The latest additions to the “Star Wars” cinematic oeuvre have been almost universally beloved (except maybe for “Solo”), but it wasn’t too long ago that expanding the “Star Wars” universe seemed like a terrible idea. While George Lucas is still inexplicably holding firm that Jar Jar Binks is his “Star Wars” favorite character, many fans still remember the crushing disappointment of the polarizing CGI character, and the uneven trilogy that birthed him. There is one person who won’t soon forget the backlash to the prequel films, though not for the same reason.
“It was hard,” Natalie Portman told Empire. “It was a bummer because it felt like people were so excited about new ones and then to have people feel disappointed. Also to be at an age that I didn’t really understand that’s kind of the nature of the beast. When something has that much anticipation it can almost only disappoint.”
Portman played Padmé Amidala, Queen of Naboo, Galactic senator, and co-founder of the Rebel Alliance. (Also mother of Luke and Leia Skywalker, but let’s lead with her other achievements, shall we?) Although Portman was certainly a highlight of the prequel trilogy, her performance alone was not enough to quell the tide of negative reaction at the time. However, the actress said she’s been heartened to see the films eventual embraced by a small but vocal faction of “Star Wars” fans.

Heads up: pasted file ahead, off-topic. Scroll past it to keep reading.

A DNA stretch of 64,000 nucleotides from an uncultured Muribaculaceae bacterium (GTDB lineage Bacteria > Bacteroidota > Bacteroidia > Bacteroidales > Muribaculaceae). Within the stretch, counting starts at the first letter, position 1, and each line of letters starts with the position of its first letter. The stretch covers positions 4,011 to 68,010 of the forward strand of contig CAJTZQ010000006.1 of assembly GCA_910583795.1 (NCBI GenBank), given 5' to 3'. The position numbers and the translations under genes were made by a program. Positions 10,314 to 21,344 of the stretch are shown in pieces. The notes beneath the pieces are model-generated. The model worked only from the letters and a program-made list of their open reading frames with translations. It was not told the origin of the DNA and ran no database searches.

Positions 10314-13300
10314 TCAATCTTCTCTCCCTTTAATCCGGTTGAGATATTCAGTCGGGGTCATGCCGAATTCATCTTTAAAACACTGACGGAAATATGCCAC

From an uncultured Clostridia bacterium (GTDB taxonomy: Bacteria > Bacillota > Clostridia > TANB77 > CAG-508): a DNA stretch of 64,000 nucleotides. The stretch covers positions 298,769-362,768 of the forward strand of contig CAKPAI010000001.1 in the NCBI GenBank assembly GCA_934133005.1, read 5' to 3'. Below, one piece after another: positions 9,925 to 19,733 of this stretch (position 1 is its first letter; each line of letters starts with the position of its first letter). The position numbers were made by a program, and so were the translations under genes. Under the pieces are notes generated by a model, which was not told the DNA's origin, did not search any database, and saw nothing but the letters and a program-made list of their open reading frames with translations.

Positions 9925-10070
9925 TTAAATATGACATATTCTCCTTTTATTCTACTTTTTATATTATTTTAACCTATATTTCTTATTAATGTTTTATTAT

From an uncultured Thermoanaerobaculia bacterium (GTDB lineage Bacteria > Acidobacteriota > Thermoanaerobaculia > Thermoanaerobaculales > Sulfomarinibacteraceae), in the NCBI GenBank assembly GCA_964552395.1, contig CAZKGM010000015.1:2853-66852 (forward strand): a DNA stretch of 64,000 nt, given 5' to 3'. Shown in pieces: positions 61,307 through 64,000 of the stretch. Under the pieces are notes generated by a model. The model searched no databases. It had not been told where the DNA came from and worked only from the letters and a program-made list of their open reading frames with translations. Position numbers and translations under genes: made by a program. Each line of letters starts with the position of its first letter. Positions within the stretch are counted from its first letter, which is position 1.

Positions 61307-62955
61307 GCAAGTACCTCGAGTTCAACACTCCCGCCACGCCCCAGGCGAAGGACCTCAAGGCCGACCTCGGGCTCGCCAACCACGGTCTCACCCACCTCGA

“With the perspective of time, it’s been re-evaluated by a lot of people who actually really love them now,” Portman said. “There’s a very avid group of people who think they’re the best ones now! I don’t have enough perspective to weigh in.”
Portman appears in all three “Star Wars” prequel films, released between 1999 and 2005: “Episode I: The Phantom Menace,” “Episode II: Attack of the Clones,” and “Episode III: Revenge of the Sith.” Unlike her co-star Hayden Christensen, who played Anakin Skywalker, Portman’s career was virtually unaffected by the backlash to “Star Wars.” She had a string of critical hits between Episodes II and III; “Cold Mountain,” “Garden State,” and “Closer” were all released back to back. She followed those up with “V for Vendetta,” which put her back in good stead with the sci-fi/genre/comic book crowd. And by the end of the decade, she’d won an Oscar for “Black Swan.”